The 84th Annual Meeting of the American Association of Physical Anthropologists (2015)

Cercopithecine forelimb locomotor adaptations: 3D geometric morphometric analysis of modern and fossil monkeys from the Hadar and Middle Ledi sites, Afar Region, Ethiopia


Anthropology Department, Virginia Commonwealth University

March 26, 2015 1:00, Grand Ballroom C Add to calendar

Understanding how fossil mammals used their environments is key to reconstructing paleohabitats. Since most large mammal fossils are recovered as isolated postcranial elements, methods of reconstructing behaviors using ecomorphological indicators are often necessary. For hominin-bearing fossil localities, these types of analyses are especially important for reconstructing the ecological parameters of the paleocommunity within which hominins adapted and evolved through time. Cercopithecinae are of particular interest when reconstructing hominin paleoenvironments because they represent the majority of non-hominin primates recovered from many east African localities.

The current study applies 3D geometric morphometric analyses to the distal humeri and proximal ulnae of a sample of >40 modern cercopithecine species with varying locomotor habits to differentiate morphology associated with locomotor behavior and substrate use. The multivariate analyses quantifying modern variation were then used to retrodict locomotor behaviors of more than 60 isolated fossil monkey elements from the Hadar and Middle Ledi fossil localities with whom Australopithecus afarensis shared environments.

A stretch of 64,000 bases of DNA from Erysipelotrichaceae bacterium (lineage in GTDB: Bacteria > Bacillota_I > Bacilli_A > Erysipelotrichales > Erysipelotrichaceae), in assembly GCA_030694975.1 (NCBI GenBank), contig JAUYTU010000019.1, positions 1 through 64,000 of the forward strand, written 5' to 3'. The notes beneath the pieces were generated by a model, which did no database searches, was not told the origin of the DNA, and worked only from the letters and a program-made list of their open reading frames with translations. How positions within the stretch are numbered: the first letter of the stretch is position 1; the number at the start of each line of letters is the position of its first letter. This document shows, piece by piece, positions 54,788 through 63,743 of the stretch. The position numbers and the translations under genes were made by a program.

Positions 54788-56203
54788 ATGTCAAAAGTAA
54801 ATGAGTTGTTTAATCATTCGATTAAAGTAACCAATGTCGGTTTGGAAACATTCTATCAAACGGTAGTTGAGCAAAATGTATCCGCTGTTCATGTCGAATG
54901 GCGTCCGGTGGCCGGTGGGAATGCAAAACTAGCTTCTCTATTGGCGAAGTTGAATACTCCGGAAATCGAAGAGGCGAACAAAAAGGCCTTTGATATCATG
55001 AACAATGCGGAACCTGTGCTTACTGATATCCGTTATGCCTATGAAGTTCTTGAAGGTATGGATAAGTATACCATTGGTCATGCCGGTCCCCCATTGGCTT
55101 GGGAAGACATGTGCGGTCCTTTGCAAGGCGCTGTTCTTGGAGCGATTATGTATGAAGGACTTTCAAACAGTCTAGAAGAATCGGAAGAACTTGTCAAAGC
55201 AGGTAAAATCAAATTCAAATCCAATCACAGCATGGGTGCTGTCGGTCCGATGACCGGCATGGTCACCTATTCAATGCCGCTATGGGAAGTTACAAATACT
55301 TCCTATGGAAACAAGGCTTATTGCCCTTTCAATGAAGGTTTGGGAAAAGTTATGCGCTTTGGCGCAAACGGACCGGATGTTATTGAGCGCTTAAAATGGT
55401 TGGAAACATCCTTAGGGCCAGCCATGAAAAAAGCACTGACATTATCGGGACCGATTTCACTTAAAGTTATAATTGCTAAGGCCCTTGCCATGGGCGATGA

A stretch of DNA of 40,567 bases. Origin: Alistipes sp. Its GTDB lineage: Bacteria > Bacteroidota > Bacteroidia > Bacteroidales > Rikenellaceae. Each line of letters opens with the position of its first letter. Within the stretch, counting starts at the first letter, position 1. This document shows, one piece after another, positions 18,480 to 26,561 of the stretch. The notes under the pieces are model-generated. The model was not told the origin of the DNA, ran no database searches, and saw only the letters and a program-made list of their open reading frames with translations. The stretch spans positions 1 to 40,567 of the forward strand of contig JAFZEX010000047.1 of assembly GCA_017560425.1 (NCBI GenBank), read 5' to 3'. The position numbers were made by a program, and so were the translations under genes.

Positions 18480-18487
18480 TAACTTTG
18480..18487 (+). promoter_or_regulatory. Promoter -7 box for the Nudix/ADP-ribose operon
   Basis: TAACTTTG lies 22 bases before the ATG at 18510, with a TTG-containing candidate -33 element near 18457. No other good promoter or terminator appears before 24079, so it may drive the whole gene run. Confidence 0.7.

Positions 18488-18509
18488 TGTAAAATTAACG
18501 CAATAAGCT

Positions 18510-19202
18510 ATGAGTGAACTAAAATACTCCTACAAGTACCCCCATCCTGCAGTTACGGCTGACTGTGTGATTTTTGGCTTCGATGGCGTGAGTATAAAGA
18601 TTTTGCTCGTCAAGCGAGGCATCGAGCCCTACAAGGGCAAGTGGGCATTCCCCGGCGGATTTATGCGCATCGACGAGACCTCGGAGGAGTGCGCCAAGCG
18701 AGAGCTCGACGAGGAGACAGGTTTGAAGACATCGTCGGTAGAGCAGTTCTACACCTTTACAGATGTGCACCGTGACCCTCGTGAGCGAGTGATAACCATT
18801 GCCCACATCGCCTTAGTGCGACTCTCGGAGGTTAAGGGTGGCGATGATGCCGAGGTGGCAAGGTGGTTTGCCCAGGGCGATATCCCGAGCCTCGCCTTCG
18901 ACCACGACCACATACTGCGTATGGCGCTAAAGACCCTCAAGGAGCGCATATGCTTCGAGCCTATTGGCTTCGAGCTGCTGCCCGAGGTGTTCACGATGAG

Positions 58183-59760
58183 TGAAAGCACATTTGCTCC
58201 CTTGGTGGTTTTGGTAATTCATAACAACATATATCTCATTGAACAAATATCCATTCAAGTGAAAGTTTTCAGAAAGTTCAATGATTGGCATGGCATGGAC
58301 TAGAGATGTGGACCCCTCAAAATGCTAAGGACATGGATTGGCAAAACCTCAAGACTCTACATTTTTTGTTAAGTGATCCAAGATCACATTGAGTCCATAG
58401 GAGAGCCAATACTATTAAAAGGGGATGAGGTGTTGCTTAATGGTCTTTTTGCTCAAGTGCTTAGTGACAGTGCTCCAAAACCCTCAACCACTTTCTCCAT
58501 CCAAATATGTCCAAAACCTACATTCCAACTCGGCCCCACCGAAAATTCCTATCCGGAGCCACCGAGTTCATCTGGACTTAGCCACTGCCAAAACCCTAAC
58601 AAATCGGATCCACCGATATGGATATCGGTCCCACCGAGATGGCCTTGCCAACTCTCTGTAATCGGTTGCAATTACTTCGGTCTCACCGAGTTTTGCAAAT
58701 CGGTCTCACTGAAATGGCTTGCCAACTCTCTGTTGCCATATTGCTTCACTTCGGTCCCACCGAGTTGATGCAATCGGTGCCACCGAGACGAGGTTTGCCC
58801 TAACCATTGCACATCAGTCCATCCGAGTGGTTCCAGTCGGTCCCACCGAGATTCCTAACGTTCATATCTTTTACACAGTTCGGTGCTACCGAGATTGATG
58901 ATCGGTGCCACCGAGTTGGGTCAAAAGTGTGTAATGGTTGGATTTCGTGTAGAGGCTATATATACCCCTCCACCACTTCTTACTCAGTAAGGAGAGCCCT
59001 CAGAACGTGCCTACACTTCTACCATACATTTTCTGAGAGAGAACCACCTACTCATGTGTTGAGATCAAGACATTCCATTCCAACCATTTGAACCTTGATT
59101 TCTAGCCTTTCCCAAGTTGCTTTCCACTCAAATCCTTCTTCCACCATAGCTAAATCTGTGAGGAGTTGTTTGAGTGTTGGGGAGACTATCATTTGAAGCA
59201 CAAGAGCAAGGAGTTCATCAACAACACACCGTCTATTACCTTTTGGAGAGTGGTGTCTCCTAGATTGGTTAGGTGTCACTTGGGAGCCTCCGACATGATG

Results of PCA and DFA suggest that morphology of the distal humerus and proximal ulna can be successfully used to distinguish arboreal, terrestrial, and mixed arboreal/terrestrial substrate use in modern cercopithecine primates. Further, the variation in these elements can be applied to categorize likely substrate use of fossil monkeys. The fossil primate communities of Hadar and Middle Ledi are reconstructed as significantly terrestrial. A. afarensis co-existed and evolved within a community of primates approaching similar body size who also spent a significant part of their time moving, and likely foraging, on the ground.